Arizona Cardinals coach Bruce Arians was released from the hospital Monday night and returned home after feeling ill overnight, the team said.
ESPN's Adam Schefter reported that Arians was expected to return to work this week, possibly as early as Tuesday.
Arians was taken to the hospital because of chest pains, sources close to the situation told Schefter, but the team said test results "have come back favorably."
"After returning home from Minnesota, Cardinals head coach Bruce Arians was experiencing discomfort and not feeling well during the night. His wife took him to a local hospital to be evaluated," the Cardinals said in a statement. "All tests conducted so far have come back favorably. He remains in the hospital for continued evaluation."
The Cardinals canceled Arians' Monday news conference that was scheduled for 2:15 p.m. ET.
Cardinals wide receiver Larry Fitzgerald met with reporters instead of Arians on Monday and said he talked with the coach Monday morning. Arians told Fitzgerald he was "resting comfortably" and was "feeling better."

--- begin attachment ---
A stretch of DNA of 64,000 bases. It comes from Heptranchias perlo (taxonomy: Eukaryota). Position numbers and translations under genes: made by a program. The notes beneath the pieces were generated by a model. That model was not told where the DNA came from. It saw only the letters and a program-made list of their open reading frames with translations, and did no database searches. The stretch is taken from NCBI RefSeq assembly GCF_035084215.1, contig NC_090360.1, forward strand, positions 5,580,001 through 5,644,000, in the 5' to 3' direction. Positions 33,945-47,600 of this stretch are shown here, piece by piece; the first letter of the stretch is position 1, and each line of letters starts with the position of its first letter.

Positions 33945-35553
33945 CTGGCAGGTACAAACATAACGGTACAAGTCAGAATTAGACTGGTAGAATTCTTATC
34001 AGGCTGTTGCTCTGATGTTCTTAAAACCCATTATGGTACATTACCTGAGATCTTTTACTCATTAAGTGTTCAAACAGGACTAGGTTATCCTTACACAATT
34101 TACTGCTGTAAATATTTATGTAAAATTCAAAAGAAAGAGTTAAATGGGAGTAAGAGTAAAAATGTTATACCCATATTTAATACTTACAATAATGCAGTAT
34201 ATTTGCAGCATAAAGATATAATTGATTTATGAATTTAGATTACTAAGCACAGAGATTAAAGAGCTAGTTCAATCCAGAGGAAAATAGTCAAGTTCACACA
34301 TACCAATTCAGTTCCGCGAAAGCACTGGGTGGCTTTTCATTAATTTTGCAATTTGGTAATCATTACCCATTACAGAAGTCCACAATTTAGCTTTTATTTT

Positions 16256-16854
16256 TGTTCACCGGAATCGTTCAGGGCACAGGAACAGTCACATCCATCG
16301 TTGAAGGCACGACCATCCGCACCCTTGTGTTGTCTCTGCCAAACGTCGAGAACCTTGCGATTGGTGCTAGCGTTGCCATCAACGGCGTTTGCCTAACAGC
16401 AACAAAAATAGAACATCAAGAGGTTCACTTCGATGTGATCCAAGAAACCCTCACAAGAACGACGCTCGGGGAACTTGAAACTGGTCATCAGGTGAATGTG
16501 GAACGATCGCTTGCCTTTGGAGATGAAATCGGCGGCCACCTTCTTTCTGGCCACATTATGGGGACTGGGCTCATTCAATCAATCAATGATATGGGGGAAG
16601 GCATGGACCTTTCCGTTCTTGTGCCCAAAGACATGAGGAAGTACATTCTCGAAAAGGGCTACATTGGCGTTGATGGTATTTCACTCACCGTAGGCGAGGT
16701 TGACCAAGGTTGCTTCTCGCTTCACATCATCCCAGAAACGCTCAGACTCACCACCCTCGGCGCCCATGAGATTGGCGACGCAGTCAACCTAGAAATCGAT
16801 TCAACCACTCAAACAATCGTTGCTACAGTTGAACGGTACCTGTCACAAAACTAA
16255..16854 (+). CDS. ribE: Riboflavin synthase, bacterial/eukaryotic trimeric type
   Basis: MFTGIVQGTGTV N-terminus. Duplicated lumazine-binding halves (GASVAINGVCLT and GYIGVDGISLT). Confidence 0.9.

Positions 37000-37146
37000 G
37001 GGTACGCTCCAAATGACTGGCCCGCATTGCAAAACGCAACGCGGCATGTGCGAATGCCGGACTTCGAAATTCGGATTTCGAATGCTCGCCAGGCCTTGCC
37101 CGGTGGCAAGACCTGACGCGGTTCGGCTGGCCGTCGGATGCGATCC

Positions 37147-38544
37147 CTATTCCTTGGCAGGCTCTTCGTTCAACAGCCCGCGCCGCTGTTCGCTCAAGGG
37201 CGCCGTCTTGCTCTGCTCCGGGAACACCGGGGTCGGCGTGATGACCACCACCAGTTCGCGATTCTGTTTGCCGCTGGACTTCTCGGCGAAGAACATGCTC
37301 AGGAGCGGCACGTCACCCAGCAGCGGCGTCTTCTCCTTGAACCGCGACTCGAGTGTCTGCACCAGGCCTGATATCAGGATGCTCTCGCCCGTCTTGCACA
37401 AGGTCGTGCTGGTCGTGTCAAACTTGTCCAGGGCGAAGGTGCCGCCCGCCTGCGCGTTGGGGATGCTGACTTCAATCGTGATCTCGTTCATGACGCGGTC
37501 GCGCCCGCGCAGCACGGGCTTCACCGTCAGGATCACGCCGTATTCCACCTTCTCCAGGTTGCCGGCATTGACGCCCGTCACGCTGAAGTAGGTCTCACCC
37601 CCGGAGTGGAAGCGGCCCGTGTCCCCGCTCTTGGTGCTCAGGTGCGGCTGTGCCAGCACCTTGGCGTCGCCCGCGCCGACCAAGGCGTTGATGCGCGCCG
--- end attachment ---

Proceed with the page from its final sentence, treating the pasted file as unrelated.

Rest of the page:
Cardinals defensive back Tyrann Mathieu tweeted that he had heard from Arians:
My guy BA just text me, he will be ok. #BuiltToLast— Tyrann Mathieu (@Mathieu_Era) November 21, 2016
The Cardinals lost 30-24 to the Minnesota Vikings in Minneapolis on Sunday.
In August, Arians was rushed to a San Diego hospital before a Cardinals preseason game against the Chargers, thinking he had a kidney stone. The Cardinals said Arians was suffering from complications from diverticulitis, an inflammation in the colon.
He spent the night in the hospital and was released the next morning.
Arians' health has been an issue throughout his career.
He gained 33 pounds during his first season in Arizona but lost about 15 in the first two months after the season. He began walking before practices during the 2013 season but hasn't been seen doing that in a couple of seasons.
He also underwent surgery for prostate cancer in 2007 while with the Pittsburgh Steelers.
When he was the head coach at Temple University, Arians said he was hospitalized for migraines, sometimes up to twice a week. He said the migraines stopped as soon as he was fired from Temple in 1988.
ESPN's Josh Weinfuss contributed to this report.